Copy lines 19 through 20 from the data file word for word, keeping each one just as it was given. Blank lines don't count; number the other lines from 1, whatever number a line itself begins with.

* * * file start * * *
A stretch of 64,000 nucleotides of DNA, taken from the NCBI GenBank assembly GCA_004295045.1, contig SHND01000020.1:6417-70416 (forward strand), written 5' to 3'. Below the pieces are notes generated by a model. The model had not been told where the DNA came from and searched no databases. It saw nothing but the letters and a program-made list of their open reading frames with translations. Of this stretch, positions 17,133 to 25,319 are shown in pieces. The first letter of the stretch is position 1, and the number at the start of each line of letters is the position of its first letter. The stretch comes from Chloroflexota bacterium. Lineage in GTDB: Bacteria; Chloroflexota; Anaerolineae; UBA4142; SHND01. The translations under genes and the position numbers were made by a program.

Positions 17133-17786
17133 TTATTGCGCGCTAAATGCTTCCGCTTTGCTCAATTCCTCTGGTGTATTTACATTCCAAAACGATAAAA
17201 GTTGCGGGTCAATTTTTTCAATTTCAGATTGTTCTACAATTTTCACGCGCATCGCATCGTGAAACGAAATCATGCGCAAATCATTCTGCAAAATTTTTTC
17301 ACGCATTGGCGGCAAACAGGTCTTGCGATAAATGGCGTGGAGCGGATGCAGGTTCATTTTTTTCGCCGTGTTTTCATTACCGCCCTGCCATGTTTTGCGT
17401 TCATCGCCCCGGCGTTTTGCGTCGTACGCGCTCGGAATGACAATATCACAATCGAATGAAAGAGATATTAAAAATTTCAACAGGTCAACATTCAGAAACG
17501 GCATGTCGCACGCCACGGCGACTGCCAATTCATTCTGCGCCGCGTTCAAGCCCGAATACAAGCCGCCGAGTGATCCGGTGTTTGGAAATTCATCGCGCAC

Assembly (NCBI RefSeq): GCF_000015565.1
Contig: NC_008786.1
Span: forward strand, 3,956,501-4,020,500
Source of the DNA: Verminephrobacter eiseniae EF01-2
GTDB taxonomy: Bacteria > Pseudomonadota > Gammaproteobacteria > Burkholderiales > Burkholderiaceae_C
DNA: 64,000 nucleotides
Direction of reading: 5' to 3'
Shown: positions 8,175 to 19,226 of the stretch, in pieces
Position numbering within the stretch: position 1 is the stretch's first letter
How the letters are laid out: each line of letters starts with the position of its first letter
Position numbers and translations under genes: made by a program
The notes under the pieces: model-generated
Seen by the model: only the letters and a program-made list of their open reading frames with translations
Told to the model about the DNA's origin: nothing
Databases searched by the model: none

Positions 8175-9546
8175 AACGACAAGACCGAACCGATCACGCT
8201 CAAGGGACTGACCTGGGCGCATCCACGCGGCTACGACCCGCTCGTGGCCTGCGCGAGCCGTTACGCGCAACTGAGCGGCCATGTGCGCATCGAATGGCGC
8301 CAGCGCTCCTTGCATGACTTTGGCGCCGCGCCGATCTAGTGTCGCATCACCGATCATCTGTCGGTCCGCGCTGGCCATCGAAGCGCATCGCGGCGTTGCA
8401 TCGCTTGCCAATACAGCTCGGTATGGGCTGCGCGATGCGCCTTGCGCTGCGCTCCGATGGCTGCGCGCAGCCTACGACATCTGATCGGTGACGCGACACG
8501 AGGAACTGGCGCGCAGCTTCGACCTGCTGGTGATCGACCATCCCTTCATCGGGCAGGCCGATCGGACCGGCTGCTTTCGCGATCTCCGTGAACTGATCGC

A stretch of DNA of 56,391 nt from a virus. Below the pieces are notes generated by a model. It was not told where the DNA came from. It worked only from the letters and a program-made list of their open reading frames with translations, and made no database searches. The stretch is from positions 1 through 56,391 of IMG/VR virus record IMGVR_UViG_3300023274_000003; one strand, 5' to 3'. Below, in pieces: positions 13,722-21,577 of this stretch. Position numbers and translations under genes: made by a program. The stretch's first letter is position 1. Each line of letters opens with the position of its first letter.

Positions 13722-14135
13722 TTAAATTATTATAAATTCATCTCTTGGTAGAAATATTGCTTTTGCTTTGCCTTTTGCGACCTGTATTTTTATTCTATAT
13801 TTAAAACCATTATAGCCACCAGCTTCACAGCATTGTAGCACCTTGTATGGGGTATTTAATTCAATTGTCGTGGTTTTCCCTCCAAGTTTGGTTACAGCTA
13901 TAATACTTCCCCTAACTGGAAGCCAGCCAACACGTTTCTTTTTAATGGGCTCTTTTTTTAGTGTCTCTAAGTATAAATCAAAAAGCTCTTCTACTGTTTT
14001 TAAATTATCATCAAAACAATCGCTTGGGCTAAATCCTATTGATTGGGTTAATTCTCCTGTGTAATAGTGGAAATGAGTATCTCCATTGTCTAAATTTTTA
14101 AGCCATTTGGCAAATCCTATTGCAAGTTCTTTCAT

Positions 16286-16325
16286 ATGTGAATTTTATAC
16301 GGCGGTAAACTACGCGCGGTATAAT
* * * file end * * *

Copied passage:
The notes under the pieces: model-generated
Seen by the model: only the letters and a program-made list of their open reading frames with translations